While the exact line between a “normal” grief reaction and new-onset major depression is controversial, my attending explained to this patient that – given the length and severity of his symptoms – he would likely benefit from treatment. Both medicine and counseling were an option at this point. After all, all humans need to eat and sleep, and this type of care could help get him back on track and into healthy habits. Read more…

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CES 2015: What’s Next in Digital Health?

Health is where we live, work, play, and pray. That’s my (and others’) mantra if we want to truly bend down the cost curve and improve medical outcomes. If we’re serious about achieving what I call the Triple Aim – improving public health, lowering spending, and enhancing the patient/health consumer experience (which can drive activation and ongoing engagement) – then opportunities are everywhere at the 2015 Consumer Electronics Show in Las Vegas this week. With this post, I’ll share with you the major themes I’m seeing at #CES2015 related to health, wellness, and DIY-ing medical care at home. Read more…

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A More Direct Way to Detect Heart Disease

Consider this: Patients turn 50 and they are asked to have a colonoscopy to look directly at the colon for masses. They are asked to have a mammogram to look directly at the breast for growths. But their hearts – these are still never looked at directly in similarly at-risk populations. Rather, the recommendations indicate measuring blood pressure and cholesterol and maybe performing an ECG, all of which are very indirect examinations of the coronary arteries.

I believe there is a better approach for these asymptomatic patients with risk factors, and it’s one that has been promoted by the Society for Heart Attack Prevention and Eradication (SHAPE), the American College of Cardiology, and hundreds of peer reviewed research studies. Read more…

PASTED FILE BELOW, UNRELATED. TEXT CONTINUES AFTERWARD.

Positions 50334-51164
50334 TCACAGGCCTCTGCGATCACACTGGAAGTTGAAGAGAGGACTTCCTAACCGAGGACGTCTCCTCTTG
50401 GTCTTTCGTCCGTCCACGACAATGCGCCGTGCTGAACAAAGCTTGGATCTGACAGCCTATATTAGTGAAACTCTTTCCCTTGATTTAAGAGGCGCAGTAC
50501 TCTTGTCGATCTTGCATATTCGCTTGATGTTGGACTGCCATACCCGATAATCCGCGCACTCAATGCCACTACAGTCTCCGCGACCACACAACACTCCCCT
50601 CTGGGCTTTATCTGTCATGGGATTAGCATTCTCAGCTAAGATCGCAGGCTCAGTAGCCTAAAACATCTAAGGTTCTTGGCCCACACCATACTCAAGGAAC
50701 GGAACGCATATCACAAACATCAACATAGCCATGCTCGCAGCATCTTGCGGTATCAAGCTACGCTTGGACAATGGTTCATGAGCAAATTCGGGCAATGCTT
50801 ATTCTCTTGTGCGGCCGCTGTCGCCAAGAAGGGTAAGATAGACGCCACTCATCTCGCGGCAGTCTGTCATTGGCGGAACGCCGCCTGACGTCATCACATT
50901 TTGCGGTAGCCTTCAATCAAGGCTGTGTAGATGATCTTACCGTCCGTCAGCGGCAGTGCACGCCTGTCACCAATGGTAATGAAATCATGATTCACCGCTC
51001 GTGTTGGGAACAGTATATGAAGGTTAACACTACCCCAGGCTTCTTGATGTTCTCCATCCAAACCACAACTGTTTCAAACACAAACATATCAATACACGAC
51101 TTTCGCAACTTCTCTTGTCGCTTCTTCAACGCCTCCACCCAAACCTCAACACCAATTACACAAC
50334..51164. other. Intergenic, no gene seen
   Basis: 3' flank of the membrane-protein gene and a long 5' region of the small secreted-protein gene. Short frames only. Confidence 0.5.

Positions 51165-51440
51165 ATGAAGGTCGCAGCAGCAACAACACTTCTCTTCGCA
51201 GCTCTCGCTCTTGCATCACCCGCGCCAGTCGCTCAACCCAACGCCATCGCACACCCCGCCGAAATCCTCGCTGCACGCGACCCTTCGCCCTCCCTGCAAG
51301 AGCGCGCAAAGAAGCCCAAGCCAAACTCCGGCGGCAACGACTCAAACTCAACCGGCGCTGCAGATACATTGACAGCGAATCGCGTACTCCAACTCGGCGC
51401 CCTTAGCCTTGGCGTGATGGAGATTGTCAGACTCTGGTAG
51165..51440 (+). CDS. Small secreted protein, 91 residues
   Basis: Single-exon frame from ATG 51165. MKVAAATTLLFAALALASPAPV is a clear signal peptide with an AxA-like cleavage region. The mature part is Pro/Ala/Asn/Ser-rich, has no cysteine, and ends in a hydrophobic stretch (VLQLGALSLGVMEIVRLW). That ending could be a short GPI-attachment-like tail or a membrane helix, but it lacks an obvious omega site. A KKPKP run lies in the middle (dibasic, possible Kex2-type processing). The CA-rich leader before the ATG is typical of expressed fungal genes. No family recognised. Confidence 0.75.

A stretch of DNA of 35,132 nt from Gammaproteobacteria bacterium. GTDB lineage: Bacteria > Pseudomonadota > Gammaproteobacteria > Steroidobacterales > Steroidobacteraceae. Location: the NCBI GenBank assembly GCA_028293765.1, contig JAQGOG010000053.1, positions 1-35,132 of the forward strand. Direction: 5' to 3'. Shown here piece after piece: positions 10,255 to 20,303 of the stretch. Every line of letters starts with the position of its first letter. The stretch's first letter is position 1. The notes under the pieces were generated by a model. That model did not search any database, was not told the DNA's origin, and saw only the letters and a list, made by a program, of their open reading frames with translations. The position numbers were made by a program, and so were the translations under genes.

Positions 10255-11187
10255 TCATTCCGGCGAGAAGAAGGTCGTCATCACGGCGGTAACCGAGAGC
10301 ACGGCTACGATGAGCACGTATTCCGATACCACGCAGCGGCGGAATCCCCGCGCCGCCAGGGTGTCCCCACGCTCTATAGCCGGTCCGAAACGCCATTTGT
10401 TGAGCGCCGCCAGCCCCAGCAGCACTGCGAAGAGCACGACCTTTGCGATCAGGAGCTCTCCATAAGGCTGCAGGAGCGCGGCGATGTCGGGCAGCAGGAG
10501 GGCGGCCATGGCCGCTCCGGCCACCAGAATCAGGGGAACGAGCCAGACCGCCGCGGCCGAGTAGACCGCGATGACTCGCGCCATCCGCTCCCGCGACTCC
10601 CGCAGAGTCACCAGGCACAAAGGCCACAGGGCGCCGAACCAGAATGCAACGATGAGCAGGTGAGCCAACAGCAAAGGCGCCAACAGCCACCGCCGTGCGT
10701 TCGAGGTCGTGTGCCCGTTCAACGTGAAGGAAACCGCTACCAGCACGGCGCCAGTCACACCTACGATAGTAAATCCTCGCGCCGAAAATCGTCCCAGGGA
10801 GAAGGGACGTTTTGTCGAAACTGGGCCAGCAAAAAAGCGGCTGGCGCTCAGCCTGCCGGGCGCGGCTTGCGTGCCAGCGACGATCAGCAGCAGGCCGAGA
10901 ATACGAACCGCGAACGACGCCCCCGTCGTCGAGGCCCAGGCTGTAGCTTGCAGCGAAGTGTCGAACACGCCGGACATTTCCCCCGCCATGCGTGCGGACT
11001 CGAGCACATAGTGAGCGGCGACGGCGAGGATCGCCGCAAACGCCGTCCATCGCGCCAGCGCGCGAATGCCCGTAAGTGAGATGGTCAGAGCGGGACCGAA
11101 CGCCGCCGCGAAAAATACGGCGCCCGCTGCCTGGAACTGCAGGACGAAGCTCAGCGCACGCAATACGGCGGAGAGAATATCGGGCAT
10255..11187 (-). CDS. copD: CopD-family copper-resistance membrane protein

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Learning to Hold On

In the world of medicine, it’s easy to feel like we’re swimming upstream without a paddle. You would think when one is away on a great vacation, it’d be easy to rein in that feeling, to appreciate what truly matters.

Not always. Until it is presented to you front and center. Read more…

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Hot or Not: 2015 Digital Health Edition

I think it’s fair to say that digital health is warming up. And not just in one area. The sheer number and variety of trends is almost as impressive as the heat trajectory itself. The scientist in me can’t help but make the connection to water molecules in a glass – there may be many of them, but not all have enough kinetic energy to ascend beyond their liquid state. The majority are doomed to sit tight and get consumed by a thirsty guy with little regard for subtle temperature changes.

With this in mind, let’s take a look at which digital health trends seem poised to break out in 2015, and which may be fated to stay cold in the glass. As you read, keep in mind that this assessment is filtered through my own perspective of science, medicine, and innovation. In other words, a “cold” idea could still be hot in other ways. Read more…

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Four Health Tech Trends to Watch in 2015

As we start another year, many of us in healthcare begin to reflect on the progress we have made in medicine. The landscape in the US has changed significantly. We have witnessed the implementation of the Affordable Care Act, massive increases in Medicaid enrollments, integration of practices into large healthcare systems, and the emergence of millions of newly insured patients.

While 2014 has been a year of growing pains and change for everyone in the space, there are several very exciting developments that are gaining momentum, all which have the potential to completely revolutionize the way in which we treat disease. Of these important innovations, what follows are four areas of research that I believe have the potential to most profoundly impact on healthcare in 2015. Read more…